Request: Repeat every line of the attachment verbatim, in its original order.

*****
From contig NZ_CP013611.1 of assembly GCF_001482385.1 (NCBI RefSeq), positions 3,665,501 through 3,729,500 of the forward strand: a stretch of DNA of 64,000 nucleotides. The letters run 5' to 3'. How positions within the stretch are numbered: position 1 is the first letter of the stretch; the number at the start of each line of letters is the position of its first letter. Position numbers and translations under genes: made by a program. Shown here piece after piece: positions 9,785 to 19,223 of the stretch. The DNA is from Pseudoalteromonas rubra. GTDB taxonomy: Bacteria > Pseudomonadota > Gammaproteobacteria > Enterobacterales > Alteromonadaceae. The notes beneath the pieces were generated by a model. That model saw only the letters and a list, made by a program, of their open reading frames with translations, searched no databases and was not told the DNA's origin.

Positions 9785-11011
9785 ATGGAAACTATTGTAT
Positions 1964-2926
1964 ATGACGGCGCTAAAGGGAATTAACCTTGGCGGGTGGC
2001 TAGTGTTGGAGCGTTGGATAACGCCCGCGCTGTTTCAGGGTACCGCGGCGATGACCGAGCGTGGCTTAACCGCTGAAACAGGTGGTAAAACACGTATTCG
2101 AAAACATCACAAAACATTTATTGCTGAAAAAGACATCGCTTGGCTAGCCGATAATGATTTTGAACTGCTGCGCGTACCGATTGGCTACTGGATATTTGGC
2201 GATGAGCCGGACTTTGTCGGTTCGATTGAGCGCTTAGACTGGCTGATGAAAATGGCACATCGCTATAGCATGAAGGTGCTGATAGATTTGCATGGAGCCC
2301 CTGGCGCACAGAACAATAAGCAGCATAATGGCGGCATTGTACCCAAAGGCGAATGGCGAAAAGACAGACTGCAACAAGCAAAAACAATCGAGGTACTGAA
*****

From contig NZ_CP013611.1 of assembly GCF_001482385.1 (NCBI RefSeq), positions 3,665,501 through 3,729,500 of the forward strand: a stretch of DNA of 64,000 nucleotides. The letters run 5' to 3'. How positions within the stretch are numbered: position 1 is the first letter of the stretch; the number at the start of each line of letters is the position of its first letter. Position numbers and translations under genes: made by a program. Shown here piece after piece: positions 9,785 to 19,223 of the stretch. The DNA is from Pseudoalteromonas rubra. GTDB taxonomy: Bacteria > Pseudomonadota > Gammaproteobacteria > Enterobacterales > Alteromonadaceae. The notes beneath the pieces were generated by a model. That model saw only the letters and a list, made by a program, of their open reading frames with translations, searched no databases and was not told the DNA's origin.

Positions 9785-11011
9785 ATGGAAACTATTGTAT
Positions 1964-2926
1964 ATGACGGCGCTAAAGGGAATTAACCTTGGCGGGTGGC
2001 TAGTGTTGGAGCGTTGGATAACGCCCGCGCTGTTTCAGGGTACCGCGGCGATGACCGAGCGTGGCTTAACCGCTGAAACAGGTGGTAAAACACGTATTCG
2101 AAAACATCACAAAACATTTATTGCTGAAAAAGACATCGCTTGGCTAGCCGATAATGATTTTGAACTGCTGCGCGTACCGATTGGCTACTGGATATTTGGC
2201 GATGAGCCGGACTTTGTCGGTTCGATTGAGCGCTTAGACTGGCTGATGAAAATGGCACATCGCTATAGCATGAAGGTGCTGATAGATTTGCATGGAGCCC
2301 CTGGCGCACAGAACAATAAGCAGCATAATGGCGGCATTGTACCCAAAGGCGAATGGCGAAAAGACAGACTGCAACAAGCAAAAACAATCGAGGTACTGAA